Last updated on March 23, 2019
Sunday March 14, 2015
Online sources estimate St. Patrick’s Day parade and festival attendees to exceed 120,000 this year, all lining up in crowds along Greenville Avenue stretching between SMU Blvd and Blackwell Street (just south of Park Lane). Most people arrived by car, but Greenville Avenue was all sewn up with blockades. No provisions were made for parking or public transportation.
So where did all of the attendees end up parking? Most drove into the normally quiet and peaceful residential neighborhoods of Caruth Hills and University Park across Central Expressway to the west and parked along both sides of these neighborhood streets creating single lane passages for blocks and blocks. Did City organizers assign Police patrols to help with traffic congestion in these neighborhoods – no. In fact, not one resident reported seeing a single Police Officer in these neighborhoods the entire day. It seems all of the Police Officers were already assigned to Greenville Avenue to protect the event. What if emergency services such as fire or ambulance were needed at one of these street bound residences? No one seemed to care about that possibility.
So what was the major attraction for this event? The parade, sure. But mostly the beer. And the beer wound up everywhere! Not just at the parade, but strewn in discarded cans and cups throughout the neighborhoods where the celebrators parked as they returned to their cars. Leaflets where also strewn everywhere as vendors paid people to place their leaflets on every car they could, even cars parked in their own driveways on private property.
So what did the City organizers do to address clean-up of this enormous mess? Well for the shops along Greenville avenue, City workers will be cleaning that up as soon as the parade and festivities are over. As to the neighborhoods to the west that were set upon, that’s their problem. And what about the returning revelers that may have had too much to drink? That’s not the City’s problem either apparently. They haven’t done anything to protect the rest of us from drunken drivers. No police presence. No sobriety tests. After all, that would be bad for business, wouldn’t it?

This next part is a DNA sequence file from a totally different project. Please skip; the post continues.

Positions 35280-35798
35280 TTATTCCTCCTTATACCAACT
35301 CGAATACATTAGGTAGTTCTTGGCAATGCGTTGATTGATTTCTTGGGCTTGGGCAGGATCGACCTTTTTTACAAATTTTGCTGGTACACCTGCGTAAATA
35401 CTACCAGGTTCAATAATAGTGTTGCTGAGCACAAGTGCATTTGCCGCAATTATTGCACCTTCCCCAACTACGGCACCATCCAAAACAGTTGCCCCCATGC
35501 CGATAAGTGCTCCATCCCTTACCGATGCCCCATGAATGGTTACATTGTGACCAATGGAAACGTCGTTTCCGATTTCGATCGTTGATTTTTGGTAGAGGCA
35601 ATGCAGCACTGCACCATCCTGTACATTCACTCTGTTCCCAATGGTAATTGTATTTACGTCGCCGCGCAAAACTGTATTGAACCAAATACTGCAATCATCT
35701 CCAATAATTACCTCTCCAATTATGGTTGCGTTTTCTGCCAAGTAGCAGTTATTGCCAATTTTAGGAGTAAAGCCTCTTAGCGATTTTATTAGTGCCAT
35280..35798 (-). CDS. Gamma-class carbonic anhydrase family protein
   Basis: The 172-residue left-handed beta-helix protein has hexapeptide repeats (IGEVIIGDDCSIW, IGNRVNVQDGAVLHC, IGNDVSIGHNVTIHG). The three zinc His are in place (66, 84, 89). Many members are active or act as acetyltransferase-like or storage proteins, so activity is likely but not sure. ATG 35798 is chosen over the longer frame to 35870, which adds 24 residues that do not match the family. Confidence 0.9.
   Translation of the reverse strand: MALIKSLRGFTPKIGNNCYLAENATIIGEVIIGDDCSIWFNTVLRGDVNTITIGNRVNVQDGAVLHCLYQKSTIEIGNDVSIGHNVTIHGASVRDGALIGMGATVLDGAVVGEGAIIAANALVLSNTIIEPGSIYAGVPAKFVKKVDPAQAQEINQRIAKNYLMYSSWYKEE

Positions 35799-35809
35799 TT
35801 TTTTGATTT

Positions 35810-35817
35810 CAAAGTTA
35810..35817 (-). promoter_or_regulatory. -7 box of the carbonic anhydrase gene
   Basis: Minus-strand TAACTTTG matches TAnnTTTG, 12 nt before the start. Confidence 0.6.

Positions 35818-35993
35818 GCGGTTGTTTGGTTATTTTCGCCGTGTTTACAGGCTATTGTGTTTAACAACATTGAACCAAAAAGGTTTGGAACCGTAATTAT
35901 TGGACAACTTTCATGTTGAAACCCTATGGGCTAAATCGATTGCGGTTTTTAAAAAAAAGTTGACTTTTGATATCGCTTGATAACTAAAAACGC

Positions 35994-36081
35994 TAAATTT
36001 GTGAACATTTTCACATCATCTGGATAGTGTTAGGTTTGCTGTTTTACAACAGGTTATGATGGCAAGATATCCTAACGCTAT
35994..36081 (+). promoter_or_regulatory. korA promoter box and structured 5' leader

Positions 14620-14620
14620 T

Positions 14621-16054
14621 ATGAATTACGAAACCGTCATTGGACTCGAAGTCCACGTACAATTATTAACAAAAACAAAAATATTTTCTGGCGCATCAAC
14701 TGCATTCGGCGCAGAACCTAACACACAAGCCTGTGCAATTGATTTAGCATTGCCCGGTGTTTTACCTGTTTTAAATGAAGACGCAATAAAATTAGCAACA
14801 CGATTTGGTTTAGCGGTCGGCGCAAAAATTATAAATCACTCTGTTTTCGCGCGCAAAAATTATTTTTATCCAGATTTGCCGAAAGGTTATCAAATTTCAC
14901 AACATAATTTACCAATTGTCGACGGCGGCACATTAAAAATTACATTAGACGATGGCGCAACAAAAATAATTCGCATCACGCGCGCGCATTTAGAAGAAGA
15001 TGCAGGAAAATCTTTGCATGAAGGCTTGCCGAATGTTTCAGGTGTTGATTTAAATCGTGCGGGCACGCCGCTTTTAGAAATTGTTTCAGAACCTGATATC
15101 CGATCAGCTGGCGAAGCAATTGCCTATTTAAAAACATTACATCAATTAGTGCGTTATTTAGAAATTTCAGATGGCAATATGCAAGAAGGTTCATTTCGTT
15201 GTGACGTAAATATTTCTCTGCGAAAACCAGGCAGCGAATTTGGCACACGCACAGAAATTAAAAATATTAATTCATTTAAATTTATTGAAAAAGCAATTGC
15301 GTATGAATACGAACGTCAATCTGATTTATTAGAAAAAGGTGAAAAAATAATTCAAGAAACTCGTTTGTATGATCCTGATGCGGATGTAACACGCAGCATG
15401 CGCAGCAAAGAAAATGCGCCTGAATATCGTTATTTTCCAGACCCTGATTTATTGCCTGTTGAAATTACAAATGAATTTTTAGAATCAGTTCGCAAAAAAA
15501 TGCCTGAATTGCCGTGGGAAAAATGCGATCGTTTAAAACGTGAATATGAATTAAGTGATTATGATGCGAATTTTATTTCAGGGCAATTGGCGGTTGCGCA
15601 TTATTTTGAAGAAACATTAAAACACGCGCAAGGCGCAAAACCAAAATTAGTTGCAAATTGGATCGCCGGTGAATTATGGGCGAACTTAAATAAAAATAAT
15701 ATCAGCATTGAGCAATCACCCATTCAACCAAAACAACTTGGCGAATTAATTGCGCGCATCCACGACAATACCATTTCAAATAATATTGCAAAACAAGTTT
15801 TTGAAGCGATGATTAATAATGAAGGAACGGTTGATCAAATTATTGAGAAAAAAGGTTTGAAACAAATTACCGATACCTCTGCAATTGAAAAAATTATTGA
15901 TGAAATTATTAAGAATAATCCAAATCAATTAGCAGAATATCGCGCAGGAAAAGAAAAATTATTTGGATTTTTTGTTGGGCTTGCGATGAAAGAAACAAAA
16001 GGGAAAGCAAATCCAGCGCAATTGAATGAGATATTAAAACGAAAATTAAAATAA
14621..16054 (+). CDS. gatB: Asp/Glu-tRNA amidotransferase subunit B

So I guess the City will call this year’s celebration a huge success for the vendors and the City. The vendors made money and the City made tax dollars off of that money. And the City didn’t have to spend a dime on crowd control outside of the immediate Greenville Ave area. Nor did the City have to arrange for parking for anyone. Nor did the City have to worry about extending Police protection to the neighborhoods they caused to be invaded. Any finally the trash that wound up in these set upon neighborhoods is just that much less trash the City will have to clean up.
So, while we all look forward to next year’s St. Patrick’s Day celebration here in Dallas let’s think about what this holiday really means to us. First, St. Patrick wasn’t even Irish. He was born in the 4th century in England to British parents. Second, less than 1% of Texans are Irish or of Irish decent. Third, the St. Patrick’s Day didn’t become a nationally recognized holiday in Ireland until 1903 (almost 1500 years after St. Patrick’s death). Fourth, the first St. Patrick Day holidays held in Ireland required all pubs to be closed during the holiday and no beer to be served – green or otherwise. It wasn’t until the 1970s that beer drinking during the holiday became part of the “tradition”.
So why is St. Patrick’s Day celebrated as such a big deal in Dallas? Because it makes vendors and the City money, even if it is at the expense of others that want nothing to do with it.